Gabrielle Wishart

Gabrielle Wishart


Postgraduate research student
MSc, BSc (Hons)

Academic and research departments

Department of Physics.

My research project

My qualifications

2017
MSc Cancer Biology
University of Kent
2015
BSc (Hons) Biosciences
Canterbury Christ Church University

My publications

Publications

Gabrielle Wishart, Priyanka Gupta, Andrew Nisbet, Eirini Velliou, Giuseppe Schettino (2021)Novel Anticancer and Treatment Sensitizing Compounds against Pancreatic Cancer, In: Cancers13(12)2940 MDPI

The isolation of chemical compounds from natural origins for medical application has played an important role in modern medicine with a range of novel treatments having emerged from various natural forms over the past decades. Natural compounds have been exploited for their antioxidant, antimicrobial and antitumor capabilities. Specifically, 60% of today’s anticancer drugs originate from natural sources. Moreover, the combination of synthetic and natural treatments has shown applications for (i) reduced side effects, (ii) treatment sensitization and (iii) reduction in treatment resistance. This review aims to collate novel and natural compounds that are being explored for their preclinical anticancer, chemosensitizing and radiosensitizing effects on Pancreatic Ductal Adenocarcinoma (PDAC), which is a lethal disease with current treatments being inefficient and causing serve side effects. Two key points are highlighted by this work: (i) the availability of a range of natural compounds for potentially new therapeutic approaches for PDAC, (ii) potential synergetic impact of natural compounds with advanced chemo- and radio-therapeutic modalities for PDAC.

Gabrielle Wishart, Priyanka Gupta, Giuseppe Schettino, Andrew Nisbet, Eirini Velliou (2021)3d tissue models as tools for radiotherapy screening for pancreatic cancer, In: British journal of radiology94(1120)20201397 British Institute of Radiology

The efficiency of radiotherapy treatment regimes varies from tumour to tumour and from patient to patient but it is generally highly influenced by the tumour microenvironment (TME). The TME can be described as a heterogeneous composition of biological, biophysical, biomechanical and biochemical milieus that influence the tumour survival and its' response to treatment. Preclinical research faces challenges in the replication of these milieus for predictable treatment response studies. 2D cell culture is a traditional, simplistic and cost-effective approach to culture cells , however, the nature of the system fails to recapitulate important features of the TME such as structure, cell-cell and cell-matrix interactions. At the same time, the traditional use of animals (Xenografts) in cancer research allows realistic architecture, however foreign physiology, limited heterogeneity and reduced tumour mutation rates impairs relevance to humans. Furthermore, animal research is very time consuming and costly. Tissue engineering is advancing as a promising biomimetic approach, producing 3D models that capture structural, biophysical, biochemical and biomechanical features, therefore, facilitating more realistic treatment response studies for further clinical application. However, currently, the application of 3D models for radiation response studies is an understudied area of research, especially for pancreatic ductal adenocarcinoma (PDAC), a cancer with a notoriously complex microenvironment. At the same time, specific novel and/or more enhanced radiotherapy tumour-targeting techniques such as MRI-guided radiotherapy and proton therapy are emerging to more effectively target pancreatic cancer cells. However, these emerging technologies may have different biological effectiveness as compared to established photon-based radiotherapy. For example, for MRI-guided radiotherapy, the novel use of static magnetic fields (SMF) during radiation delivery is understudied and not fully understood. Thus, reliable biomimetic platforms to test new radiation delivery strategies are required to more accurately predict responses. Here, we aim to collate current 3D models for radiation response studies of PDAC, identifying the state of the art and outlines knowledge gaps. Overall, this review paper highlights the need for further research on the use of 3D models for pre-clinical radiotherapy screening including (i) 3D (re)-modeling of the PDAC hypoxic TME to allow for late effects of ionising radiation (ii) the screening of novel radiotherapy approaches and their combinations as well as (iii) a universally accepted 3D-model image quantification method for evaluating TME components that would facilitate accurate post-treatment(s) quantitative comparisons.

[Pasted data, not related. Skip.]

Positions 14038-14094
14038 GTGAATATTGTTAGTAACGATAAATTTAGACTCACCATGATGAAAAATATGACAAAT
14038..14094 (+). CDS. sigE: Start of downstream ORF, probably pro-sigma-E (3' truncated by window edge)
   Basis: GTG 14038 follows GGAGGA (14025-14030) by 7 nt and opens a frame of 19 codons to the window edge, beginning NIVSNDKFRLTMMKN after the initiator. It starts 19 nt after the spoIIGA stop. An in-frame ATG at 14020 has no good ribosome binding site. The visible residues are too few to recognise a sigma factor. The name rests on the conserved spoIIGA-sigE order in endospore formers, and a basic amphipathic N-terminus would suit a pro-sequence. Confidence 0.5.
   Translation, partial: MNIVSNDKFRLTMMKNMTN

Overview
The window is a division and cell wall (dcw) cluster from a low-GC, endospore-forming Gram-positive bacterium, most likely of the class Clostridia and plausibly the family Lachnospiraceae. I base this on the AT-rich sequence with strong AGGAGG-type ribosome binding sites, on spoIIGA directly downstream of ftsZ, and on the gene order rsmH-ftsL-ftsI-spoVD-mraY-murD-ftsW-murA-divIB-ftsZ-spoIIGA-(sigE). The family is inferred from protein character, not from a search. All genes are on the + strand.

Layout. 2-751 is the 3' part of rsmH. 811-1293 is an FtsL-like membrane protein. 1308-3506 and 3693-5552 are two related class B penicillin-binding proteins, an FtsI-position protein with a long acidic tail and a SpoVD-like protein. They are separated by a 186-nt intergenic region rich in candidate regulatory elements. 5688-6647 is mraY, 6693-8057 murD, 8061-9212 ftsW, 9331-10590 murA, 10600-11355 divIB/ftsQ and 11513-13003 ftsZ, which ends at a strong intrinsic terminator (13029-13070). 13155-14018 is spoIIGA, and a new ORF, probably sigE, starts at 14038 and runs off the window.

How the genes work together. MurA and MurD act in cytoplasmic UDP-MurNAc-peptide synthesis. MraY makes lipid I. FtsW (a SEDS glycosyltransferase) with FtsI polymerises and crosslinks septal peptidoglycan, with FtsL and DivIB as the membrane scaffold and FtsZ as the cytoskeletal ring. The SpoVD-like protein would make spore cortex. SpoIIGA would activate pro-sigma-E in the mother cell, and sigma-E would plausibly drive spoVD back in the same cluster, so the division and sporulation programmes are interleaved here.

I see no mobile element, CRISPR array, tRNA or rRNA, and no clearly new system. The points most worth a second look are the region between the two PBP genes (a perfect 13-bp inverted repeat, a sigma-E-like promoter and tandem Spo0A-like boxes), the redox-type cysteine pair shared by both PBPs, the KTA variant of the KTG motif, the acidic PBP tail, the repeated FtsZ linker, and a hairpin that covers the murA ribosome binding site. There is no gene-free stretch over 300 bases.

David F. Englert, Mariya Kolesnikova, Nishat Zaman, Arianna Hustler, Gabrielle Wishart, Daniel J. O'Shannessy (2019)Multiplex gene expression using the HyCEAD assay in CTCs isolated with the Parsortix (TM) System, In: Proceedings of the American Association for Cancer Research60 American Association for Cancer Research